By Andrew Restuccia - 09/21/11 12:58 AM EDT
House Republicans are making a concerted effort to drum home charges that the White House is guilty of Chicago-style cronyism.
House Oversight and Government Reform Committee Chairman Darrell Issa (R-Calif.) signaled the GOP’s intent Tuesday in announcing he would investigate White House actions related to the failed solar firm Solyndra and the wireless startup LightSquared.
Though Issa did not accuse the White House of wrongdoing, his statements and actions suggest Republicans hope to make ethics an issue for Obama during the 2012 presidential race.
“I want to see when the president and his cronies are picking winners and losers. … It wasn’t because there were large contributions given to them,” Issa said Tuesday morning on C-SPAN.
“We are investigating. But we’re looking at it not for one company or two companies. We’re looking at the system [and] the corruption that seems to be endemic in [it],” Issa added.
Solyndra went bankrupt this month after winning a $535 million loan guarantee funded by the 2009 stimulus package. Republicans cite emails that they say show the White House pressured administration staffers to quickly finalize financing for the company despite their misgivings about the firm’s viability.
LightSquared, meanwhile, has been seeking regulatory approval to use new wireless technology that has been found to interfere with GPS. Republicans charge that the White House pressured an Air Force general to revise testimony before a closed congressional hearing to aid the company.
Conservative news sites have pounced on both stories.
House Republicans have questioned whether the White House gave preferential treatment to Solyndra because of its ties to a venture capital fund associated with George Kaiser, a fundraising bundler for the Obama campaign.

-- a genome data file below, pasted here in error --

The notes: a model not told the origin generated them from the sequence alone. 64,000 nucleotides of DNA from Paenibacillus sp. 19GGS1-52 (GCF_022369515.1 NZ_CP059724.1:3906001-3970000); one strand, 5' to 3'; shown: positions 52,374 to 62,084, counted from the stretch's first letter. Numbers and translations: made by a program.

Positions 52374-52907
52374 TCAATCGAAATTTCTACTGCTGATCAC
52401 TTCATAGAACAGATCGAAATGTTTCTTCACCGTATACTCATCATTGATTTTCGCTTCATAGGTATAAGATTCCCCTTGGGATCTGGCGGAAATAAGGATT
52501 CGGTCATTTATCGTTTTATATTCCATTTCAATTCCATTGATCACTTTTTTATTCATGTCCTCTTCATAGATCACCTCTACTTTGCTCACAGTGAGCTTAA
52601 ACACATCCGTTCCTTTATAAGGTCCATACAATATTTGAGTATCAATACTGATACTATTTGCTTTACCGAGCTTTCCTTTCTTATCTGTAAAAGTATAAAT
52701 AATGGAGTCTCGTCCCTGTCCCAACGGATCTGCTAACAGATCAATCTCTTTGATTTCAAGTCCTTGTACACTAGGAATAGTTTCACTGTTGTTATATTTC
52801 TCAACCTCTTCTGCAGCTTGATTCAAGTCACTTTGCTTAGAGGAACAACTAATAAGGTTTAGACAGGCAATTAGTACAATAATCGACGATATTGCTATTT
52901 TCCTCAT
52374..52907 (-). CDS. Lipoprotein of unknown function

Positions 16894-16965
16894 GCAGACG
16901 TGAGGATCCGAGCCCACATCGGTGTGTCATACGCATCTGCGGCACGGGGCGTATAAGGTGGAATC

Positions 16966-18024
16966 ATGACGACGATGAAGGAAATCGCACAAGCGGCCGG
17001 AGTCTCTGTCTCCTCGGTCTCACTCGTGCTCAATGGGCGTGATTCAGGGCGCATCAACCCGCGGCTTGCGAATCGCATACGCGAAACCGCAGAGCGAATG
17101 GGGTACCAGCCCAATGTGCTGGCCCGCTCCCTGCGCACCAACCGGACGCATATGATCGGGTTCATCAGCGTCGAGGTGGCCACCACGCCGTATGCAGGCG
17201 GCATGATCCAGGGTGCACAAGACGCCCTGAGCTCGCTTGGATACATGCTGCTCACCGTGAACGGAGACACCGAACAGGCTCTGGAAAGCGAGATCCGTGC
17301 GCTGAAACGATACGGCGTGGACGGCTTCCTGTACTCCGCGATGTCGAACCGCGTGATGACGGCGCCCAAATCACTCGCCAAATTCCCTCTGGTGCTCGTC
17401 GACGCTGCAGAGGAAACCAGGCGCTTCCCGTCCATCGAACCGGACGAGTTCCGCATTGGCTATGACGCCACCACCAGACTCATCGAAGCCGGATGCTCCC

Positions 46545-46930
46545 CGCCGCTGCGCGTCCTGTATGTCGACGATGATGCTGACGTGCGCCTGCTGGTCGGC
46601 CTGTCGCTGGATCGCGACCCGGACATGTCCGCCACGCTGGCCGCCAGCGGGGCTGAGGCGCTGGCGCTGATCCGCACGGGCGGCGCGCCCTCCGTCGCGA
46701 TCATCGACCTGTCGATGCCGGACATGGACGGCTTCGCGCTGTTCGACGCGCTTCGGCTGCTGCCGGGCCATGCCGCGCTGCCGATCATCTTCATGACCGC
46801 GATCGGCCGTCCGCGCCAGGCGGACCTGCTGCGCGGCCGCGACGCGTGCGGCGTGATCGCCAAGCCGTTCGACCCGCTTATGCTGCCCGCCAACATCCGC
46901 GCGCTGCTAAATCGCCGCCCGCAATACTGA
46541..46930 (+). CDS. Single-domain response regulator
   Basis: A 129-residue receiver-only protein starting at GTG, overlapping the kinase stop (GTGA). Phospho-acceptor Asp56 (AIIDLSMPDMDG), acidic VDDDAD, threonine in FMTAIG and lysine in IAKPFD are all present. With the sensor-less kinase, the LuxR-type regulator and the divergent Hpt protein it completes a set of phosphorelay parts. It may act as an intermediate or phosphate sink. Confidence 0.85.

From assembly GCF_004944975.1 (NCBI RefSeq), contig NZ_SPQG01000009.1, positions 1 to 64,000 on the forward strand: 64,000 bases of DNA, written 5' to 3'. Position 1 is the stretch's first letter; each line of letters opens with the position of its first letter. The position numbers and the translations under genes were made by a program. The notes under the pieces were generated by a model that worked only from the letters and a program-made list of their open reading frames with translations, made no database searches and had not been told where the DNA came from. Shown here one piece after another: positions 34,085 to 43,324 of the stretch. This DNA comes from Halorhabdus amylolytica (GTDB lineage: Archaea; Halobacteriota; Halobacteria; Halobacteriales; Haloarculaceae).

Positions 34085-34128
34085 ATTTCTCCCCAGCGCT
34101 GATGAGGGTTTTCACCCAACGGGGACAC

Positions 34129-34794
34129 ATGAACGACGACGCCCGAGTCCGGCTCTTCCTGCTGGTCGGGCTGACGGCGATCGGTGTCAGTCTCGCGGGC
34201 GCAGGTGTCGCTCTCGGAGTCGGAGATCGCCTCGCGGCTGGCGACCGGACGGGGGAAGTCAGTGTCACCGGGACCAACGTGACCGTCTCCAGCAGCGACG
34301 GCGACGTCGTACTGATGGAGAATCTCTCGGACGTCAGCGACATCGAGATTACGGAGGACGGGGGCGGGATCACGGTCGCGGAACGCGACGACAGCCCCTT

The White House has strongly rejected the allegations, noting that another major backer of Solyndra is associated with the Walton family, which owns Wal-Mart and has backed Republican candidates.
“In this time of record debt, I question whether the government is qualified to act as a venture capitalist, picking winners and losers in speculative ventures and shelling out billions of taxpayer dollars to keep them afloat,” House Energy and Commerce Committee Chairman Fred Upton (R-Mich.) said during a hearing last week.
The White House says the emails about Solyndra that Republicans cite in making the allegations reflect a “scheduling matter,” and not an effort to rush a final decision on the loan guarantee. They’ve insisted that the White House exerted no influence in choosing the company and noted that the George W. Bush administration flagged it as a top prospect for a loan guarantee.
The White House has also pointed to recent stories that show top Republicans like Upton and Issa have pressed the Energy Department to approve loan guarantees in their home states.
Republicans are expanding their investigation to include 14 pending loan guarantees from the Energy Department, totaling $8.9 billion, that they fear are being rushed out the door to meet the Sept. 30 deadline set by the stimulus law. “We are concerned that another rush to meet stimulus deadlines will result in DOE closing these deals before they are ready,” Upton wrote in a letter to Energy Secretary Steven Chu on Tuesday.
Upton’s committee is conducting its own investigation of the Solyndra bankruptcy. During a hearing last week, Republicans on the panel’s investigative subcommittee blasted Energy Department and White House Office of Management and Budget officials over the loan guarantee.